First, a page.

Day Five (continued) – Portraits of the Hamer And An Oppressively Hot Murelle

by Audio Landscapes

Numb from the 100+ km off-road travel, we found our bearings in Turmi, a small crossroads between Jinka and South Omo.  With plenty of daylight to spare, we turned northeast to Dimeka, a speck of a Hamer town that outlays handicraft wares on Sundays, drawing tourists from Turmi lodges.

Hamer man

The Hamer are one of the most distinct of all southern Omo tribal peoples, especially noted for ochre and butter-braided hair of the women and colorful beadware.  This Hamer woman is married to her first husband, noted by the permanent two-pound iron and (clay?) neck ornament.  She was selling local, raw tobacco, either for snuff or chewing.  I was surprised at its strong but very pleasing fragrance and wish I had a pipe in my pack.  The scene was strongly backlit, so exposing for the woman’s dark skin was a challenge – didn’t want to totally blow out background, so I lowered contrast, in camera and re-adjusted it for the midtones in post.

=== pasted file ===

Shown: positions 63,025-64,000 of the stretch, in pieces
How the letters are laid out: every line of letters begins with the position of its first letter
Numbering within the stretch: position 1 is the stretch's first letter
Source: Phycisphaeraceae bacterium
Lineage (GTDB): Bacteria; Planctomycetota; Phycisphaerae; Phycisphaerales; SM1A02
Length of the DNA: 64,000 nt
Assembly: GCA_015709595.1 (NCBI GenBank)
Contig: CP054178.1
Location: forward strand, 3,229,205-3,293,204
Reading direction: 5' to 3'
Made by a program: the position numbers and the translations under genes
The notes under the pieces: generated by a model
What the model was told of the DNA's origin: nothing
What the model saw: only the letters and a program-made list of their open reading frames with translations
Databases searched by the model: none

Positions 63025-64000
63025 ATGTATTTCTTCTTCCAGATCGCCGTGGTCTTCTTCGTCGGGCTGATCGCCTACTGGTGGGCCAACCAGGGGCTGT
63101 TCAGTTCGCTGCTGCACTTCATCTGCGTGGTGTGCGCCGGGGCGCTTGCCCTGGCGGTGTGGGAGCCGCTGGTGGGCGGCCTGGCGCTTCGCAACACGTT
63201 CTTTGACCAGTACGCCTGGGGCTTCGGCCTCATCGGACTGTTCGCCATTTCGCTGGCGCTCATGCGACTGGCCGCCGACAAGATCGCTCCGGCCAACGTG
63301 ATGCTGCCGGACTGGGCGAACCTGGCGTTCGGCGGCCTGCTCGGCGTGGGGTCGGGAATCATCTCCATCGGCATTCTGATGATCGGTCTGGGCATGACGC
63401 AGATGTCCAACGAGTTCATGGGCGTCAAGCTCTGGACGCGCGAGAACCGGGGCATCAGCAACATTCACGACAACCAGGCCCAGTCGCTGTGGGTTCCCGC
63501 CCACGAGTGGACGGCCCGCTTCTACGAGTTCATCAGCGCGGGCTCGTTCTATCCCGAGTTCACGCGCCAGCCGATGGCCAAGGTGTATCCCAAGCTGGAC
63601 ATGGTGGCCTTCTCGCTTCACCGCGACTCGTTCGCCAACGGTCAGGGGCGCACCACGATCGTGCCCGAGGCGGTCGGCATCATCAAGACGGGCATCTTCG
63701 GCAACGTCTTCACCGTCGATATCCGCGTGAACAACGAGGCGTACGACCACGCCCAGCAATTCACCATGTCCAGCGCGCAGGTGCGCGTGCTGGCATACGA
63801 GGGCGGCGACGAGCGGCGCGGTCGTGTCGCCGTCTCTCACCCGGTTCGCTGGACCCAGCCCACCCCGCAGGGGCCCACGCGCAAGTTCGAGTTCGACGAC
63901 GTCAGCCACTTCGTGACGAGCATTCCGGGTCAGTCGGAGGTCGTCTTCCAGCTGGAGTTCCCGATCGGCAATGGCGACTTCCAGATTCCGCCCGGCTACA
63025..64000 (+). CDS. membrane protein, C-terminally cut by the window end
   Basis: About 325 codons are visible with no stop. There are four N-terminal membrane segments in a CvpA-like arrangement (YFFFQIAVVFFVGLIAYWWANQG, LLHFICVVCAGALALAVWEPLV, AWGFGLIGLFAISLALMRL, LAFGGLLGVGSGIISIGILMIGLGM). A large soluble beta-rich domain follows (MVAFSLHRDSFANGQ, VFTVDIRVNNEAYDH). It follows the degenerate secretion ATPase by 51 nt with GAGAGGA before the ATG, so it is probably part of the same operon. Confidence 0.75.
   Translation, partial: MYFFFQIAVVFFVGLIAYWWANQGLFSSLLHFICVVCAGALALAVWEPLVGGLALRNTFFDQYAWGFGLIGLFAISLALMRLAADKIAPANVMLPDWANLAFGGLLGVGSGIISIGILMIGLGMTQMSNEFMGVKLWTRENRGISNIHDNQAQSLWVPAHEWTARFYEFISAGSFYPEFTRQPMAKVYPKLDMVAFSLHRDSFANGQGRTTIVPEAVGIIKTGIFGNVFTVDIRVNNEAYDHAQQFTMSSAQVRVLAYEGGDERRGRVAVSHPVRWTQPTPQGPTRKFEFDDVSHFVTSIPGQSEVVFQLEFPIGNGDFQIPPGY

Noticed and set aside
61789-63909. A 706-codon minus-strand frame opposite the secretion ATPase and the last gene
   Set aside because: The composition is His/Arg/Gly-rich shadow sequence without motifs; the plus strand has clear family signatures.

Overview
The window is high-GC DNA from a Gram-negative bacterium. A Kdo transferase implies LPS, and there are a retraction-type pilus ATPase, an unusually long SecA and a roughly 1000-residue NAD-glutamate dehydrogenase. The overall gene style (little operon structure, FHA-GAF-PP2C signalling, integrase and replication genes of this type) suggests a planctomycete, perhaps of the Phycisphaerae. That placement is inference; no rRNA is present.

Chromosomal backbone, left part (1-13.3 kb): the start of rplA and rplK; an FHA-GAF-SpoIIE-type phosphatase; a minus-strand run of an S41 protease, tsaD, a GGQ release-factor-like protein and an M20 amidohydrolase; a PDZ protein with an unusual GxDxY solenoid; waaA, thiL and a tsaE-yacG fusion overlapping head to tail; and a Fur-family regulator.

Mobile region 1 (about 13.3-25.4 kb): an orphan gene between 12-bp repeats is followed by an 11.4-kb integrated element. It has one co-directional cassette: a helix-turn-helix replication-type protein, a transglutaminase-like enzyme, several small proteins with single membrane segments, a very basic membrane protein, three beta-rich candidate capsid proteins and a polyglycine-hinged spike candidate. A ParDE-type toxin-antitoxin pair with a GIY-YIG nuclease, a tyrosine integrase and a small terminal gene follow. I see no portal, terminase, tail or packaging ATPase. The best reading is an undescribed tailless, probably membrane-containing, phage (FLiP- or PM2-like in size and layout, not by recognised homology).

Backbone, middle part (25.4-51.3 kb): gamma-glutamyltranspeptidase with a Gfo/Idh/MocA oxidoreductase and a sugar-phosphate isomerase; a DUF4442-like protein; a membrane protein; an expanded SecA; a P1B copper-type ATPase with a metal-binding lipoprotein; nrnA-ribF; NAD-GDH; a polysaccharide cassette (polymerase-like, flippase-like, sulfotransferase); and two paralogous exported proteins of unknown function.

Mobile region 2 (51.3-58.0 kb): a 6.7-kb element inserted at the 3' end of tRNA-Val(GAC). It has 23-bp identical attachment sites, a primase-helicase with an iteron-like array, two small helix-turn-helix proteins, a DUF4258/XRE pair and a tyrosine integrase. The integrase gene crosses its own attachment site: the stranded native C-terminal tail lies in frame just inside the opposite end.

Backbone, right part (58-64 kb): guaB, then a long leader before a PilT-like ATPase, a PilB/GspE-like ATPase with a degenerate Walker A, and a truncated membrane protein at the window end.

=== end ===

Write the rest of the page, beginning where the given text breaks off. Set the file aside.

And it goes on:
A Hamer Woman Sells Tobacco At The Dimeka Sunday Market

From Dimeka, we returned to Turmi and after 20 minutes of trying to find the road that leads West to Murelle (two different outdated maps and questions to four locals before we found it), we were in flat, beach-like sand, surrounded by four-meter termite mounds and scrub brush.  After an hour, there was an abrupt descent downhill to Murelle Lodge, an overpriced outpost near the edge of the Omo River.  It was after seven pm and a steamy 95 degrees.

Long Drive, Little Return On Investment At The Murelle Lodge

At ten, the lodge staff shut off the generator and the place went pitch black.  I walked out to an opening in the trees and had to go back and get Ji and Ella to check out the stars – no light pollution here.  It’s one of those few places where you can see the Milky Way with the naked eye.  Now here’s an image that would be tough to get with film without leaving the shutter open long enough to render the stars visible, yet as trails instead of spots.  At full resolution, even at thirty seconds, the stars are a blur from the Earth’s spin. Employed in-camera and post-processed noise reduction at ISO 3200.  There are some errant star-like dots in the black areas of the trees… think I need to call Canon.

30sec@f2.8, ISO 3200

Day six, we cross the Omo to visit a Karo tribe before punching North to Konso, which would be one of our most pleasant experiences on the trip yet (and very rewarding from a photographic perspective).